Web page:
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CURTAIN CALLS

"If Beckett had set all his plays in living rooms, no one would have a problem with them." Edward Albee has a point. Audiences tend to appreciate being led by the hand and naturalism is generally the fastest way to relax and beguile them into suspending their disbelief. Albee argues that all his plays are naturalistic which certainly applies to Who's Afraid of Virginia Woolf?, but may puzzle anyone who has read his 1975 play Seascape, in which two lizard-like sea creatures crawl ashore and talk evolution, language and love with a married couple. Yet even there the writing feels naturalistic thanks to his handling of dialogue.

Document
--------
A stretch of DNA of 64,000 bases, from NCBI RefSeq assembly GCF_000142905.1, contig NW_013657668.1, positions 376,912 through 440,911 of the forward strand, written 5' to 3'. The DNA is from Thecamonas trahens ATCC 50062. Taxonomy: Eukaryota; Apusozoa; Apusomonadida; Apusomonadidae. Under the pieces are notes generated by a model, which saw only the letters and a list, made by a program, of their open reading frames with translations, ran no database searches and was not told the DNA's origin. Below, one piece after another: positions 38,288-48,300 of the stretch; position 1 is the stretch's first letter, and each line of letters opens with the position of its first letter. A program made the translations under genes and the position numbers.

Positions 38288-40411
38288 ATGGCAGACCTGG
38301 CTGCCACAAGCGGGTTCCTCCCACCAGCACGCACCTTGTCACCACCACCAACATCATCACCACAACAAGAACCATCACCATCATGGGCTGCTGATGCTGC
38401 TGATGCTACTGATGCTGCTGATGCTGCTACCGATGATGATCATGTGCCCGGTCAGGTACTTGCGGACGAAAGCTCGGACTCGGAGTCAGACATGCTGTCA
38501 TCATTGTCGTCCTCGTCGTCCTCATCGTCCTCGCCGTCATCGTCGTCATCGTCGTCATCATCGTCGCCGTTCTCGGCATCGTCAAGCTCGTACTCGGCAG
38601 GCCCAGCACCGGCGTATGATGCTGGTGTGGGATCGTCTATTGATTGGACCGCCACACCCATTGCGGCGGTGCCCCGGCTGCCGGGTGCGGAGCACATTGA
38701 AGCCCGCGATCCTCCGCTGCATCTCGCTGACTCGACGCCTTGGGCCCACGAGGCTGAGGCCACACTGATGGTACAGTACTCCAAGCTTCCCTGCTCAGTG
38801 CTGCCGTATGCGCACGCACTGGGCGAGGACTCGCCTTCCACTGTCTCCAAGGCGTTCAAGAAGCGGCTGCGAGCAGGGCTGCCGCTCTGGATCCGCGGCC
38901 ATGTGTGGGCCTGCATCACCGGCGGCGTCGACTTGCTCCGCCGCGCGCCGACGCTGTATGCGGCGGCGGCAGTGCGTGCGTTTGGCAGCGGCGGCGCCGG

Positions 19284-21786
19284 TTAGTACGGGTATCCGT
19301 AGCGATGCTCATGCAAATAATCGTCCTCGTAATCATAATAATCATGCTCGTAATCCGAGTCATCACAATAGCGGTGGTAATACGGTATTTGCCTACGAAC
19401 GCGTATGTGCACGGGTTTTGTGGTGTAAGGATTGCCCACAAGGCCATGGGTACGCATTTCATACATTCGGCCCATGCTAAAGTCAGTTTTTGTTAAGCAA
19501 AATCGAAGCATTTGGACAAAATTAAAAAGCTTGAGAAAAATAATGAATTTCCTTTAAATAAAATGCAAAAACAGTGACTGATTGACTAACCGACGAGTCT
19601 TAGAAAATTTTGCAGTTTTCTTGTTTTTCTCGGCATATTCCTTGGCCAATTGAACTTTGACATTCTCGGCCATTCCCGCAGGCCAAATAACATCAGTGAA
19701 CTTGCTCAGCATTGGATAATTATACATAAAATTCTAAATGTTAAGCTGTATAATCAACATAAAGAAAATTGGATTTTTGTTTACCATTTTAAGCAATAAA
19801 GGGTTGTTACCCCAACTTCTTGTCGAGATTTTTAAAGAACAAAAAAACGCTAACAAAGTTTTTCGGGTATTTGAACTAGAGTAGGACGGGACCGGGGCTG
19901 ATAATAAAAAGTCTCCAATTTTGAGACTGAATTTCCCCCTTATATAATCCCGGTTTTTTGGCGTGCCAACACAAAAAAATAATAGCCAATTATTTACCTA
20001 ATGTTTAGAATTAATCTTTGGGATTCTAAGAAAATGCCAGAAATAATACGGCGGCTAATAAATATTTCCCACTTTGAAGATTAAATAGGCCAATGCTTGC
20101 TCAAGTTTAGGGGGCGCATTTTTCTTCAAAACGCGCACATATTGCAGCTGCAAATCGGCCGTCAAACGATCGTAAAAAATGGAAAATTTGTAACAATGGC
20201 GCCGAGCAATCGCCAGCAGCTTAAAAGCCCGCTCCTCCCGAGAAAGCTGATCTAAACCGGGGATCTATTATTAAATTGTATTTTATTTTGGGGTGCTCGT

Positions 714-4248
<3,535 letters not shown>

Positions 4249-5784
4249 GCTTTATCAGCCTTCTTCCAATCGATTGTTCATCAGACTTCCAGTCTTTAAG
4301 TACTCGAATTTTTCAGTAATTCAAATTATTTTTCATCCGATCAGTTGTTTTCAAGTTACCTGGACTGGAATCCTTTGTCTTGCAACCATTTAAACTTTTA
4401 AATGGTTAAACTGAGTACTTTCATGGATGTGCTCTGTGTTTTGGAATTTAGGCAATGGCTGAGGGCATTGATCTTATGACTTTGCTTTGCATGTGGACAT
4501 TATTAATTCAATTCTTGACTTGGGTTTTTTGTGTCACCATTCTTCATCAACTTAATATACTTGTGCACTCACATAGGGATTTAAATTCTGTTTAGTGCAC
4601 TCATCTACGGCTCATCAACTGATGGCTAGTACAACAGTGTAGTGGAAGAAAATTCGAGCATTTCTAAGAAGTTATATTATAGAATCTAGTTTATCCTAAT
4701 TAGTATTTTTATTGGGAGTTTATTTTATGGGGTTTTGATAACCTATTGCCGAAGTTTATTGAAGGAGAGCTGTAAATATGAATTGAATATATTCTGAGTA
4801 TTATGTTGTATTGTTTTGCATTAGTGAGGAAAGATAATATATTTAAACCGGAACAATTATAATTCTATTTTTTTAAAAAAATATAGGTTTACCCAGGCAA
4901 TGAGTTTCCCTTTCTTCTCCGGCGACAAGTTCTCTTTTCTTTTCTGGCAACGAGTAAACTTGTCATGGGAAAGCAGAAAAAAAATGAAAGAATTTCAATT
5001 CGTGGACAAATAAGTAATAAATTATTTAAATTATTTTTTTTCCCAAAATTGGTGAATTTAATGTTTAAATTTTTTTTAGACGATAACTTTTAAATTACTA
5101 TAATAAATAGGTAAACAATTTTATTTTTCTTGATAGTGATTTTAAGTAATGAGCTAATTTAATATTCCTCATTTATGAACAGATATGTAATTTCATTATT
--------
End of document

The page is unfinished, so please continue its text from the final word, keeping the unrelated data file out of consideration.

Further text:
There are more games being played in The Play About the Baby, his latest work which the Almeida premiered at the Malvern Festival earlier this month. Nick Starr, the theatre's executive director, is proud of having proved that not only can you go against the marketing nostrums proclaiming the dangers of doing theatre in the country in August, but that you can attract big audiences for Brecht and a world premiere.

Albee's New York producer Liz McCann was certainly happy with the Almeida's producing style. On opening night she confided that Albee has another play in the typewriter at the moment. "I don't know why he doesn't just give it to them now," she beamed.

`The Play About the Baby', The Almeida, London N1 (0171-359 4404).

David Benedict

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